With all the jolly noise you make,
And sometimes other people, too,
Can't spend the time to play with you!
Have you ever seen the scrawls
On the fences and the walls,
All the horrid little pictures and the horrid little names?
Don't you think it is a shame?
Are the Goops the ones to blame?
Did you ever catch them playing at their horrid little games?
It's terrible brave
To try to save
A girl on a runaway horse;
You could do that, of course!
But think of trying
To keep from crying,
When you're hungry and tired and cross—
You couldn't do that, of course!
Little scraps of paper,
Little crumbs of food,
Make a room untidy,
Everywhere they're strewed.
Do you sharpen pencils,
Ever, on the floor?
What becomes of orange-peels
And your apple-core?
Can you blame your mother
If she looks severe.
When she says, "It looks to me
As if the Goops were here"?
The clock will go slow
If you watch it, you know;
You must work right along and forget it.
So study your best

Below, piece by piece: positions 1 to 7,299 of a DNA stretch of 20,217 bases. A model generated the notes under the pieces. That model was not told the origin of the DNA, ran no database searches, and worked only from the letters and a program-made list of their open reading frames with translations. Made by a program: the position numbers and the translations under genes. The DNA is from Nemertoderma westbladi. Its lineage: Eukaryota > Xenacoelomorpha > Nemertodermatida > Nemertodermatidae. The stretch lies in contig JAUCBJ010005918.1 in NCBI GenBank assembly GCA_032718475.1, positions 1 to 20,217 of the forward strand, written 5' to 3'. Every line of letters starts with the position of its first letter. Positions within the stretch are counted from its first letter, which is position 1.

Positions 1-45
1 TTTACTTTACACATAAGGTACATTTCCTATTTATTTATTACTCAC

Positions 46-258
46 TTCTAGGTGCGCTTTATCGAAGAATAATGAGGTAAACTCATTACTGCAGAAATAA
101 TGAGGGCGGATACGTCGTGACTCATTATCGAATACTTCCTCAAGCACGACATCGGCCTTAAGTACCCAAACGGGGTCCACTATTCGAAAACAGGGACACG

Till it's time for a rest,
The clock will go fast, if you let it!
When you have been a naughty child,
Or taken more than was your share,
When you've been sulky, cross or wild,
You must not say, "Oh, I don't care!"
But when you hate to see it rain,
And when it's time to comb your hair,
And when you have a little pain,
Then you can say, "Oh, I don't care!"
Oh, think what George Adolphus did!
The children point and stare.
He went where mother had forbid,
And said he "didn't care!"
Oh, think what George Adolphus did!
He made his mother cry!
The children whoop "You are a Goop!
Fie! George Adolphus, fie!"
I think it would be lots of fun
To be polite to every one;
A boy would doff his little hat,
A girl would curtsey, just like that!
And both would use such words as these:
"Excuse me, Sir," and "If you please;"
Not only just at home, you know,
But everywhere that they should go.
When you are playing with the girls,
You must not pull their pretty curls;
If you are gentle when you play,
You will be glad of it some day.
When a person visits you, remember he's your guest,
Receive him very kindly, and be sure he has the best;
Make him very comfortable and show him all your toys,
And only play the games you're very sure that he enjoys.
When you pay a visit, never grumble or complain,
Try to be so affable they'll want you there again;
Don't forget the older ones, your hostess least of all,
When you're leaving tell her you have had a pleasant call!